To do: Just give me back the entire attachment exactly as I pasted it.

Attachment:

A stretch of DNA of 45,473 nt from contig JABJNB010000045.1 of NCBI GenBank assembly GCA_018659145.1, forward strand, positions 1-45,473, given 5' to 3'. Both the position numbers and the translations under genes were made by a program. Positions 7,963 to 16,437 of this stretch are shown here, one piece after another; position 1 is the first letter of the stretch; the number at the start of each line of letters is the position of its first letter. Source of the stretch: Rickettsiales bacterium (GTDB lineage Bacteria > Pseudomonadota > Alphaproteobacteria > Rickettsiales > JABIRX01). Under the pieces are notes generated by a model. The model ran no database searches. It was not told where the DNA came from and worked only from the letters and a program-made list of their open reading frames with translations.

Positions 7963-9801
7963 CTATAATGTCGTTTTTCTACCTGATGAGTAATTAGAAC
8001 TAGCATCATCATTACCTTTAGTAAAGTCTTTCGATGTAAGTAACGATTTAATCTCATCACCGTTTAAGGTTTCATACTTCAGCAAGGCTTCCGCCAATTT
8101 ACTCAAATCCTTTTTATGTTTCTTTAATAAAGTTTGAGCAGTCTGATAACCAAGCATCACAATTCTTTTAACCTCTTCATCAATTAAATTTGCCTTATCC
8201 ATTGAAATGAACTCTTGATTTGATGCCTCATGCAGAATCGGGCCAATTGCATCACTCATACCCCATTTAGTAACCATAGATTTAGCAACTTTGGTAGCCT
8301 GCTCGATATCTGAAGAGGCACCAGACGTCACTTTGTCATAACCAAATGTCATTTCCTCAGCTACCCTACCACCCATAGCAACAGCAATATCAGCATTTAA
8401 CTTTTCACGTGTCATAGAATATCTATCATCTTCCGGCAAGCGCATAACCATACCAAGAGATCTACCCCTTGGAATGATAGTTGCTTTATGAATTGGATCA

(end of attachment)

A stretch of DNA of 45,473 nt from contig JABJNB010000045.1 of NCBI GenBank assembly GCA_018659145.1, forward strand, positions 1-45,473, given 5' to 3'. Both the position numbers and the translations under genes were made by a program. Positions 7,963 to 16,437 of this stretch are shown here, one piece after another; position 1 is the first letter of the stretch; the number at the start of each line of letters is the position of its first letter. Source of the stretch: Rickettsiales bacterium (GTDB lineage Bacteria > Pseudomonadota > Alphaproteobacteria > Rickettsiales > JABIRX01). Under the pieces are notes generated by a model. The model ran no database searches. It was not told where the DNA came from and worked only from the letters and a program-made list of their open reading frames with translations.

Positions 7963-9801
7963 CTATAATGTCGTTTTTCTACCTGATGAGTAATTAGAAC
8001 TAGCATCATCATTACCTTTAGTAAAGTCTTTCGATGTAAGTAACGATTTAATCTCATCACCGTTTAAGGTTTCATACTTCAGCAAGGCTTCCGCCAATTT
8101 ACTCAAATCCTTTTTATGTTTCTTTAATAAAGTTTGAGCAGTCTGATAACCAAGCATCACAATTCTTTTAACCTCTTCATCAATTAAATTTGCCTTATCC
8201 ATTGAAATGAACTCTTGATTTGATGCCTCATGCAGAATCGGGCCAATTGCATCACTCATACCCCATTTAGTAACCATAGATTTAGCAACTTTGGTAGCCT
8301 GCTCGATATCTGAAGAGGCACCAGACGTCACTTTGTCATAACCAAATGTCATTTCCTCAGCTACCCTACCACCCATAGCAACAGCAATATCAGCATTTAA
8401 CTTTTCACGTGTCATAGAATATCTATCATCTTCCGGCAAGCGCATAACCATACCAAGAGATCTACCCCTTGGAATGATAGTTGCTTTATGAATTGGATCA